The Things We Left Behind

roadWhen we ran away, we did so quickly and in secret. Four people to pack up four years worth of accumulated items. I was only halfway through the boxes in the basement and running out of time. I started grabbing any box labelled “crafts” and upending it into black trash bags. Yarn and craft paper were replaceable.

I rode in the van beside my dog, Little Girl. I had to go along to keep her calm. I patted her and told her she was a good dog. The vet said that he’d keep her in the front for a few days. Maybe someone would come in and want to adopt her. He was just trying to make me feel better about having her put down. We didn’t have time to find a home for her and the shelter was too far away and we didn’t have time.

We couldn’t fit the computer desk in the U-Haul and it was too heavy for us to lift anyway. Dad had built it out of solid doors he’d picked up somewhere when I was six or seven. I used to hang off the side of it and swing my legs. He’d had to round down the corner edges because I kept falling and clunking myself. The desk had followed us everywhere we moved, from Texas to Indiana to Oklahoma to Arkansas—our only constant piece of furniture. We left it in the kitchen.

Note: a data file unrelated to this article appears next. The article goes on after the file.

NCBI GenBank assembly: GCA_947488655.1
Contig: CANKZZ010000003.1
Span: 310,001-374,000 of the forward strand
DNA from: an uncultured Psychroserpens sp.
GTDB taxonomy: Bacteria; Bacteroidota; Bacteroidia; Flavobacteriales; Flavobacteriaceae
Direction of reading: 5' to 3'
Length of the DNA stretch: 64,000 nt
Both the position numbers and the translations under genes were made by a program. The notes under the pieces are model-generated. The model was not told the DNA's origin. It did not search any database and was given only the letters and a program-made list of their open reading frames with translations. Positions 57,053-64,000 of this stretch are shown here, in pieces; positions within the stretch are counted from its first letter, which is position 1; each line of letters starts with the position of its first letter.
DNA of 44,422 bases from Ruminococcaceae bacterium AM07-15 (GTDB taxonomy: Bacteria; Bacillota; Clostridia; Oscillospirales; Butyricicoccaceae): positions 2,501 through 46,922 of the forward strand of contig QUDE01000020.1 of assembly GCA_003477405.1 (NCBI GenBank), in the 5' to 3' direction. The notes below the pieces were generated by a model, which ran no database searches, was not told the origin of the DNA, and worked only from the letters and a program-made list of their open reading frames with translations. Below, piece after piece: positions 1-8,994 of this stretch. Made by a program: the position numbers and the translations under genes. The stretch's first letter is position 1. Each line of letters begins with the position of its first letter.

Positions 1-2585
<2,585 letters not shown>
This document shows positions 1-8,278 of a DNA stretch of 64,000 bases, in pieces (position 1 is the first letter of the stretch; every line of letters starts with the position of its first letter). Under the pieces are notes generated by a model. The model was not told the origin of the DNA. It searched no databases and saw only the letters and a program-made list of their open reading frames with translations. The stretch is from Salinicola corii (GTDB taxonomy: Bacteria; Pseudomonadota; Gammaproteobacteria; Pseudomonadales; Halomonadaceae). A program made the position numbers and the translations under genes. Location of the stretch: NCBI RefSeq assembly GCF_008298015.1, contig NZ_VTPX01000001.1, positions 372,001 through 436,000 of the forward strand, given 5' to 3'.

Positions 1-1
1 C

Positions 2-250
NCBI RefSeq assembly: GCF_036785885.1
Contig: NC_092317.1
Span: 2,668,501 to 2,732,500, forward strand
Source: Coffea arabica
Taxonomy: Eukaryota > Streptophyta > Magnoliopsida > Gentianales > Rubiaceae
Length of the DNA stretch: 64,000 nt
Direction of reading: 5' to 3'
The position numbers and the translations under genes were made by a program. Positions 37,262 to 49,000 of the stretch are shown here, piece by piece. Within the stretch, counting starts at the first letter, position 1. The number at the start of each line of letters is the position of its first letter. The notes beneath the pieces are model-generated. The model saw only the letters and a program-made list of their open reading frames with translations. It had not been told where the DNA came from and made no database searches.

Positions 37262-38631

I’d always wanted to have the kind of home where friends dropped by all the time and felt comfortable just walking in the front door without knocking because, well, we’d grown up together after all. I called one of the best friends I’ve ever had the morning we packed the trailer. “We’re moving to Indiana today.” I didn’t see her again until eight years later when we stopped at a Waffle House in Little Rock on the way to Texas. Aside from a fluke meet-up with another friend in Seattle, I haven’t seen the rest of my friends in fifteen years.

I took a break from loading the trailer and walked next door to the empty church that had been just as much my home as the parsonage had been. I stood in front of the altar, placed my elbows on it, and clasped my hands. Tears hit the lace cover as I prayed for some last minute miracle—the last prayer I would whisper for eleven years.

I drove the van out of town, following behind my parents in the U-Haul. I was irritated. Dad was driving too fast. I wanted to cruise through town slowly; get one last good look at the only place out of all the places that had been home. I didn’t have a choice, so I kept driving.

These three remain: Faith, Hope, and Love.

I thought Paul was a liar that day. I had left them all.

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